There’s lots to say about the Clarity function, but for now I’ll limit myself to a few observations, some of which are a little trite, but worth repeating.
1. Making a contract clearer is not the same as making it longer. The opposite is often true.
2. Making a contract clearer does not (necessarily) require a lawyer. Lawyers are good at spotting and avoiding ambiguity, but collectively, they are also guilty of making contracts longer and longer in a way that buries a lot of wood amongst many trees (see point 1).
3. Just because a contract is clear to one party doesn’t mean it’s clear to the other. Therefore, it’s useful to ask to what extent a contract achieves mutual clarity.
An obvious example of non-mutual clarity is where businesses sell products on standard terms that are non-negotiable — especially when selling to consumers online. In this scenario, one party to the contract may have little or no idea what the contract says (aside from the headline price).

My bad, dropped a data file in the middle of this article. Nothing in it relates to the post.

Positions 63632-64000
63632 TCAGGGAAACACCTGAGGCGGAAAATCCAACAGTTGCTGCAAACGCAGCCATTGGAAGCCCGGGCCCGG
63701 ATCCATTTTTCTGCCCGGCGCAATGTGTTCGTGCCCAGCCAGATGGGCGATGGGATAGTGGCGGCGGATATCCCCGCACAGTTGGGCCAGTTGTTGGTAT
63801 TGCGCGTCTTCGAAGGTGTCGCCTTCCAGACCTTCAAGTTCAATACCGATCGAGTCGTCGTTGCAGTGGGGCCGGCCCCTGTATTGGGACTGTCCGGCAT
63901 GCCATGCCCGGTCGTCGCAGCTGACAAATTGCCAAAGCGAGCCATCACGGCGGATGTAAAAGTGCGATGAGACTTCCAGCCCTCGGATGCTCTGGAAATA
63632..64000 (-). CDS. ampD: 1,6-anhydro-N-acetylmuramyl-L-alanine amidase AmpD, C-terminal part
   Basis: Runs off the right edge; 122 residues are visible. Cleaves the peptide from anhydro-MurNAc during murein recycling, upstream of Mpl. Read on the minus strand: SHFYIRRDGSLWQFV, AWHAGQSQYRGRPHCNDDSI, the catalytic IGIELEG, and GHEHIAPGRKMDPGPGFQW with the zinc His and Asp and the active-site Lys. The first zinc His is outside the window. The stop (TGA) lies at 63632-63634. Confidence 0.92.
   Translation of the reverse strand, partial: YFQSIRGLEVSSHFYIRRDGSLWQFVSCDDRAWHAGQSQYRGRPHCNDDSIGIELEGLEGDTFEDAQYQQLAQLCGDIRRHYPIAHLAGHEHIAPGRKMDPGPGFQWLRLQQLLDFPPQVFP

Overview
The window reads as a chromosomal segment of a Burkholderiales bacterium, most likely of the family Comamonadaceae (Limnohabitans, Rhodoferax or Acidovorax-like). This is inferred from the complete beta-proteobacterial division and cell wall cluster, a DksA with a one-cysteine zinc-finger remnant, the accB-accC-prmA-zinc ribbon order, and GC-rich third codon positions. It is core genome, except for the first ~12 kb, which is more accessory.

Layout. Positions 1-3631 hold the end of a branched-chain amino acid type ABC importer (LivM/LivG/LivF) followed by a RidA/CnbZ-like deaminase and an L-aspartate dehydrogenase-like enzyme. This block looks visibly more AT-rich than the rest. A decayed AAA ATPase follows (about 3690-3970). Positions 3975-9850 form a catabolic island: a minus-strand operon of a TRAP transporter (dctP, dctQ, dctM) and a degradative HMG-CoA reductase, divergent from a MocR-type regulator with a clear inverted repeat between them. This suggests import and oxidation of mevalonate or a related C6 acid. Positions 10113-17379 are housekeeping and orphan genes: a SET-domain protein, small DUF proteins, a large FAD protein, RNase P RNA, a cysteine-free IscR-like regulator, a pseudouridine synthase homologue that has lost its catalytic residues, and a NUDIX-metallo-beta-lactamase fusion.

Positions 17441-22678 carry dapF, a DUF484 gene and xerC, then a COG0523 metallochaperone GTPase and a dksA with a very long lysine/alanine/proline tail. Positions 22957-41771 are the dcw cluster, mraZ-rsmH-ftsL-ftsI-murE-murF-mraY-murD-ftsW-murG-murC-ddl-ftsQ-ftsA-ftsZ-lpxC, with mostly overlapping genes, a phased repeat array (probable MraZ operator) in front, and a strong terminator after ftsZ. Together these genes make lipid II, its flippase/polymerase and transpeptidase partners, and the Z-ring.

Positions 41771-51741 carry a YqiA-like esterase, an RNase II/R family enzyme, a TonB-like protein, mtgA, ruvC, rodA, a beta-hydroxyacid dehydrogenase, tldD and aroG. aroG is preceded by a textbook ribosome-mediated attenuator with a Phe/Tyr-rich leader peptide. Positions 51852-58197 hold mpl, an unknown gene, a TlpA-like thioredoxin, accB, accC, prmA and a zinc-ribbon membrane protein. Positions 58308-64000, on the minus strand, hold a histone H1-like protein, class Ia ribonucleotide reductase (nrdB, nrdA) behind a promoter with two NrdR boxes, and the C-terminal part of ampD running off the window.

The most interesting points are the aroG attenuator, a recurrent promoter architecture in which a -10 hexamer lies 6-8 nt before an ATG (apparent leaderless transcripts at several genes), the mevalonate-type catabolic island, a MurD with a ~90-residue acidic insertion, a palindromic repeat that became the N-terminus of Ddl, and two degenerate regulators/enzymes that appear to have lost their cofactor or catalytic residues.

4. What is meant by clarity, and whether it has been achieved, might look quite different depending on your circumstances. If you are a business entering into lots of similar contracts, you may achieve a certain kind of clarity by maintaining consistency across your whole portfolio, even if you sacrifice a measure of clarity on individual deals. I think of this as ‘portfolio’ clarity. On the other hand, if you are buying a business-critical and highly bespoke product, you are likely to require much more tailored contract terms.
5. Lastly — but certainly not least — the process of negotiating and drafting a contract is very often just as important for achieving clarity and eliminating misunderstandings as the contract itself (if not more so).
The Risk function describes how contracts are used to manage the potential fallout from entering into a deal, particularly the financial consequences of breaching the contract.